It is 'a further object of the invention to produce a filter of the above described character whicli will have a sufiiciently large filtering surface capable of filteringoil at a comparatively rapid rate and yet being of such compact nature and small size that it may be readily carried under the hood of the automobile.
. It is a further object of this invention to produce a filter WhlCh' will be very simple and easy to make and which may be produced to a great extent by machinery rather than by hand.
' It is a further object of this invention to produce a filter installation having a filter cartridge which may readily be removed discarlded, and replaced without the use of any too s.
The invention will be better understood upon reference to. the accompanyin drawings 1n which l1ke reference numera refer to like parts throughout.
Figure 1 represents a sectional front elevation of the filter and mounting bracket. The
section is taken along line 11 of Figure 4, looking in the direction of the arrows.-
Figure 2 represents a plan view of the parts shown in Figure 1.
Figure 3 is a diagrammatic view showing the formation of the filter cartridge and the manner in which the oil passes through it.
Figure 4 is a side elevation of the filter iently starting the roll of filter elements without forming large crevices which would permit leakage. Figure 9 shows asectional elevation of a slightly modified form of a filter mounting. bracket and core. p Figure 10 shows a plan viewof the parts shown in Figure 9. In the drawings like reference numerals indicate parts performing similar functions. When a reference numeral is accompanied by the letter A, it is intended to refer to a part shown in Figure 7, andwhere a numeralis accompanied by the letter B, it is intended to refer to. a part used in the form of the invention shown in Figures 9 and 10.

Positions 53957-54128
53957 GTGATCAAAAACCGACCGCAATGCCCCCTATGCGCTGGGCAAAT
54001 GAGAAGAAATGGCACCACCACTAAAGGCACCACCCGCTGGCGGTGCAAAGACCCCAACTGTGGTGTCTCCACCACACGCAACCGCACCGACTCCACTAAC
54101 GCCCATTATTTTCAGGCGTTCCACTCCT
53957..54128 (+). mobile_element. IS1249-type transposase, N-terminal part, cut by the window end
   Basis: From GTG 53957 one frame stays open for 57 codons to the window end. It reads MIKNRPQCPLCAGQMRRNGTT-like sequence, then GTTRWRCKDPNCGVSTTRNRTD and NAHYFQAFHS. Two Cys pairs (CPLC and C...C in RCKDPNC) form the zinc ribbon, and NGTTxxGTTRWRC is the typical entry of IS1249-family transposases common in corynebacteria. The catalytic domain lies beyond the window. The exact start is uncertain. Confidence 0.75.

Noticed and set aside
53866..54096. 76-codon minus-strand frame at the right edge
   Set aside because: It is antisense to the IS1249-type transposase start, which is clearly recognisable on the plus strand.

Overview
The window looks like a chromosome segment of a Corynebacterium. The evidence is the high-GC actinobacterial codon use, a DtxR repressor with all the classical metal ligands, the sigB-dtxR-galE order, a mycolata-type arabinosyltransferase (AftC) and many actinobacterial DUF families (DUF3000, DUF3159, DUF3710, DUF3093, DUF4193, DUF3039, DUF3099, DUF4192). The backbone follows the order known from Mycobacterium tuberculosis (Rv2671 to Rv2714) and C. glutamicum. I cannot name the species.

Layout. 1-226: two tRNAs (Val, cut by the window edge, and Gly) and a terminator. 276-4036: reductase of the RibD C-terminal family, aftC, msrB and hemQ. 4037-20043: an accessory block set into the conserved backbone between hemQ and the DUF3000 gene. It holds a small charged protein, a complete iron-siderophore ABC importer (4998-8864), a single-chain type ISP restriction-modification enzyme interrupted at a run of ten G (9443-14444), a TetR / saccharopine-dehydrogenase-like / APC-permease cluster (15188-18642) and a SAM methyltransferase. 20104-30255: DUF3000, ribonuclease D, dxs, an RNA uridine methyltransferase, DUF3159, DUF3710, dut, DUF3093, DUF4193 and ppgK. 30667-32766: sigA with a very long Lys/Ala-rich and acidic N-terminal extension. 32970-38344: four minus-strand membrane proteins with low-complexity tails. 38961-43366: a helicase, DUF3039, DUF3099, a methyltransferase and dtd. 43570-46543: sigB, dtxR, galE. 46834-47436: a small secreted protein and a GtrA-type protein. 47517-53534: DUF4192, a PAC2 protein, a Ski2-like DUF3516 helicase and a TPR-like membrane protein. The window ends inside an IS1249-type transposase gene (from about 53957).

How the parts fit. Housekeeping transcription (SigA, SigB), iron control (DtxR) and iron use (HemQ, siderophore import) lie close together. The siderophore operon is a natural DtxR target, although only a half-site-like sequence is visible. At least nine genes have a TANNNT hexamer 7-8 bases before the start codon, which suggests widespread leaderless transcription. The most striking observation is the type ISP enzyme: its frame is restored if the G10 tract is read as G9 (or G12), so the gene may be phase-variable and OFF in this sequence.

Thereference numeral 1 indicates a mountvring bracket having suitable perforations or 3 in which a comparatively large perforation which forms the 4 is formed.
1 A casting 5 having inlet and outlet bosses 6 and 7 and a ange 8, is riveted to thebracket means of rivets 9. This casting is provided with a portion 10 of substantiallg'circular cross section which extends throng and considerably beyond the lower surface of the: lonhgitudinal portion of the bracket, as shown in igures 1 and 5. p